3 Strategies for Reducing Employee Turnover
As the historically low unemployment rate continues to sustain a candidate-driven market, it is important for employers to consider the needs and wants of their employees if they are to attract new talent, retain existing talent, and avoid costly turnover of talent.
The job landscape is as competitive as I have ever seen, so much so that we have seen candidates leave their jobs — sometimes in the middle of training — for another company offering more money or better benefits. This turnover can cost companies upwards of $100,000 after factoring in lost productivity, OSHA costs, and the costs of recruiting and training new hires. According to Adecco’s real cost of minimum wage calculator, if a company pays 100 employees $9.51 per hour, the monthly turnover rate is expected to be 16.9 percent, which results in a monthly turnover cost of $101,400.
Here are a few strategies for companies to consider when looking to reduce turnover and recruit talent:
1. Offer Fair Pay
It’s no secret that wages and salaries are chief among the factors that determine an employee’s decision to accept or reject a job offer. According to recent SHRM survey, 95 percent of employees view pay as an important factor when deciding to take a job or stay at their current company, yet only 65 percent of employees are satisfied with their overall compensation and pay. If an employee isn’t being offered a competitive salary, they will most likely move to a company that better fits their needs.
While there is no one-size-fits-all answer for exactly how much to pay employees, our recent research found that paying too low of a salary increases turnover rate. For instance, a company with more than 1000 employees that offered an average wage of $13.18 instead of $9.51 saw its turnover rate decrease from 16.9 percent to 8.2 percent. This, in turn, decreased monthly turnover costs by nearly half, from approximately $1,014,000 to $522,000.
Companies should implement processes that allow them to monitor what competitors in the industry are offering to ensure salaries are competitive with the market rate.
2. Provide a Competitive Benefits Package
There is no doubt that pay is an important factor when an employee is deciding between companies, but the overall benefits package can also play a major role.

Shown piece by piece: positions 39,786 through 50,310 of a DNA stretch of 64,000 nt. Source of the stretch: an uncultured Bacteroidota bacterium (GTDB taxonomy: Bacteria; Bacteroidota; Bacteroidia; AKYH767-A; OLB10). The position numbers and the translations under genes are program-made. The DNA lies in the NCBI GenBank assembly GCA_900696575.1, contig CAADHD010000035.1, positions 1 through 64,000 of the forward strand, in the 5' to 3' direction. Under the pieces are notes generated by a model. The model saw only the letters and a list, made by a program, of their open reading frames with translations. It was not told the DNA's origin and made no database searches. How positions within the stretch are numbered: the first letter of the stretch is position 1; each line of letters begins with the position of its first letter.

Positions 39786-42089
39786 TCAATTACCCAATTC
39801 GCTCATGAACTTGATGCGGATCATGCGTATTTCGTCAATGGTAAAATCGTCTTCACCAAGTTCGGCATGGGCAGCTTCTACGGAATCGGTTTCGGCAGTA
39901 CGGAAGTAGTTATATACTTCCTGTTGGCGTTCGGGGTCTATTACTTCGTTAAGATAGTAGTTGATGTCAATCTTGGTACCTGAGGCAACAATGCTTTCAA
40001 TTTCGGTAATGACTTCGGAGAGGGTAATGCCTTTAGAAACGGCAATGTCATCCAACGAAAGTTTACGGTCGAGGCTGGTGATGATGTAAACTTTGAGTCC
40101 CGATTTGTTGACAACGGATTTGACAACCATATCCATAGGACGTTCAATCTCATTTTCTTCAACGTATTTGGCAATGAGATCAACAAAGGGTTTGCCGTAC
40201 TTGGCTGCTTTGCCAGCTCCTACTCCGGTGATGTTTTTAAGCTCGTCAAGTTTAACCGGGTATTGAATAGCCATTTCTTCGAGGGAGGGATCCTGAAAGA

As an employer, it is important to offer a well-rounded benefits package that targets the specific needs of your candidates. A good way to gauge what elements of a benefits package are important to your candidates is to listen to your current employees to get a deeper understanding for what they desire. If possible, design your benefits package to align with those desires. For instance, if your current employees want an increased focus on work/life balance, consider offering paid time off to volunteer, consistent work schedules, or flex time. Other important benefits to consider include 401(k) plans with company match opportunities and comprehensive healthcare packages.
While the initial benefits package is essential, it is also important to keep in mind a worker’s day-to-day experience at the company. Factors such as unexpected overtime, inconsistent work schedules, and a negative work environment can influence an employee’s decision to leave. For example, excessive overtime can lead to physical fatigue, while inconsistent work schedules can place strain on the employee’s child care and transportation needs or their second job, if applicable. It is essential to take the time not only to create a positive onboarding experience for new employees and offer regular positive encouragement, but also to communicate and offer manageable work schedules.
3. Promote Growth Opportunities
Providing opportunities for employees to grow in their careers is another strategy for reducing turnover. According to Adecco Staffing’s “Way to Work” survey, opportunities for growth are top priority for millennials and Gen. Z. Mentoring programs, apprenticeships, and continued education are all programs that can upskill employees with transferable core skills. These programs not only provide employees with opportunities to learn invaluable skills, but they also provide you with a more skilled workforce — a win-win situation.
For instance, GE Aviation partnered with Community College of Vermont and Adecco to create a certified production technician program. The program helps workers receive the necessary training to fill open positions and gives them a leg up in the job market, but it also provides companies with candidates for difficult-to-fill positions.
In today’s candidate-driven job market, it is essential for companies to offer competitive wages and attractive benefits to recruit top talent while providing continued education programs and a well-rounded work experience to reduce turnover and improve productivity. Without a comprehensive approach to attracting and retaining talent, companies risk losing their competitive edges.
Bill Ravenscroft is senior vice president of Adecco Staffing.